• Tax-Deferred - All earnings on the plan are tax-deferred. The qualified distributions are also exempt from federal taxes if residency requirements are met.
  • Can be funded with a PFD - The Permanent Fund Dividend is an annual dividend that is paid to Alaska residents from investment earnings of mineral royalties. It allows for Alaskans to share in a portion of the State minerals revenue. You can use the PFD to fund Alaska 529.
  • Anyone can contribute - Anyone whether related by blood or not can contribute up to $15,000 per year to your plan. It includes parents, grandparents, guardians, aunts, uncles, and cousins.  
  • Supports in-state and out-of-state schools - You can use your savings for schools that are inside Alaska or in other states.
  • Non Residents - Non-residents can get in-state tuition for any school in the University of Alaska system funded with an Alaska 529 plan.


How to Enroll 

You can enroll by going to the Alaska 529 website.


Criticism for Alaska 529 Plan

  • Since the plan mainly invests in the stock market, the plan beneficiary may not have enough funds due to the  market fluctuations. 
  • Some distributions may be taxable.
  • It gives an unfair advantage to the rich since a couple can invest up to $150,000 per beneficiary. 


Co-parents and College Savings Plan

The Alaska 529 plan is a great college saving plan for residents of Alaska since it allows them to attend a school anywhere in the US and fund it using their PD. It can also be a good option for divorced and separated parents residing in different states, with one parent living Alaska.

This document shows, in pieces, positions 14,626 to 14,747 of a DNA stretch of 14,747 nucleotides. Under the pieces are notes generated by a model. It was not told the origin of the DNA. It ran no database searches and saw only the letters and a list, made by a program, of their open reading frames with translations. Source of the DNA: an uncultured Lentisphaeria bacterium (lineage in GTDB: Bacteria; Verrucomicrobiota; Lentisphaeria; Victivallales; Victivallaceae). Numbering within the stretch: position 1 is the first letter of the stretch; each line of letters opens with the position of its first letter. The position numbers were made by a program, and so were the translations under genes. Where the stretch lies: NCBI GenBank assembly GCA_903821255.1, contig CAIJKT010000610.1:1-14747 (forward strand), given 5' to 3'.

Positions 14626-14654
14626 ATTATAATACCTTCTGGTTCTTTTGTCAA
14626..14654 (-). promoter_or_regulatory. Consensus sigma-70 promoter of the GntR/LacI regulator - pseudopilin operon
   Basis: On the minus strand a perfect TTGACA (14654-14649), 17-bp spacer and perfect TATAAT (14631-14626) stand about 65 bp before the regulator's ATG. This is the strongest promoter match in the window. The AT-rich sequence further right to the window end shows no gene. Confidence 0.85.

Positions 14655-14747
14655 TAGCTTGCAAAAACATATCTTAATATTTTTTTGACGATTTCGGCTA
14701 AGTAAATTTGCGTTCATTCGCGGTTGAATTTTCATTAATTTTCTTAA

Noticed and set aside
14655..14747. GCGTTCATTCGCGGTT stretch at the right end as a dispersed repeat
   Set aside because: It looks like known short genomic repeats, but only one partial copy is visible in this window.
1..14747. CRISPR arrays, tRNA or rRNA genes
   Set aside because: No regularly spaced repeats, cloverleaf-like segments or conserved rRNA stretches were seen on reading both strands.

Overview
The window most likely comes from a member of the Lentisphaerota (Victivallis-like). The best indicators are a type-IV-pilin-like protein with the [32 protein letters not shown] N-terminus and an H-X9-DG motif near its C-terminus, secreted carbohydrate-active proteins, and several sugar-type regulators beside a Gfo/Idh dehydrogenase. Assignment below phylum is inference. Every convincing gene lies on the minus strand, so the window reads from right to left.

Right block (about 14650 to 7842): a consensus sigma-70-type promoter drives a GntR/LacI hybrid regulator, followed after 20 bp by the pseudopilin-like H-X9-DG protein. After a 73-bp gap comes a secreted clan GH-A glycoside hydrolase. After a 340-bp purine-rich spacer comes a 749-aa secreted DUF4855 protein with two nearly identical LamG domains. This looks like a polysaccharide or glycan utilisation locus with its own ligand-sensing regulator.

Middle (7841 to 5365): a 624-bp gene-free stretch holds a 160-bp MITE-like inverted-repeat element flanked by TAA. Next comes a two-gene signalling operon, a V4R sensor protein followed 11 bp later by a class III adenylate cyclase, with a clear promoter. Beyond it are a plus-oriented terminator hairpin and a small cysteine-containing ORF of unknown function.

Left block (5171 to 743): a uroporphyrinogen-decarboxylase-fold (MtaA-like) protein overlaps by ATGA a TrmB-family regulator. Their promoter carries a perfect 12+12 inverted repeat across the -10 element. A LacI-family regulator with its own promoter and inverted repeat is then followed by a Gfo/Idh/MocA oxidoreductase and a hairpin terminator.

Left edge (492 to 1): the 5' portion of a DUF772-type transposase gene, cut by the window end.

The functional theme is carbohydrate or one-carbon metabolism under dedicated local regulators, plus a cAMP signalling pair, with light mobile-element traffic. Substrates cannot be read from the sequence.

Since co-parents have separate finances and only one person can start a Alaska 529 plan, both parents can start one separately for the same child, and fund half of the balance.  This way, if the child decides not to attend college or they need to withdraw funds for some other reason, or assign a different beneficiary for their portion, they can do so easily.  Alternately, one parent can fund the entire plan and the other one can reimburse them for their half.  Another option is that they can start 529 plans in different states and fund half each.


If neither of the coparents can afford to fund an education plan, your child can also apply for an Alaska 529 scholarship.

Here's a story about a little scholarship account we give out every year.
Thank you @alena__naiden!

— Alaska 529 (@Alaska529) December 21, 2021



Comparison With Other 529 Plans

Feature Alaska California Washington
Max Contribution $415,000


 4 year tuition
Full In-state Tuition Yes Yes Yes
Full Out-of-state Tuition Yes Yes No (Partial)
State Tax Exemption N/A Yes N/A
Federal Tax Exemption Yes Yes  Yes
Primary Contributors Anyone Anyone Anyone
Student Loan Repayment Option Yes Yes No
Plan Review   Link Link



What is a 529 plan?


Warning:  This post is neither financial, health, legal, or personal advice nor a substitute for the advice offered by a professional. These are serious matters, and the help of a professional is recommended as it can impact your future.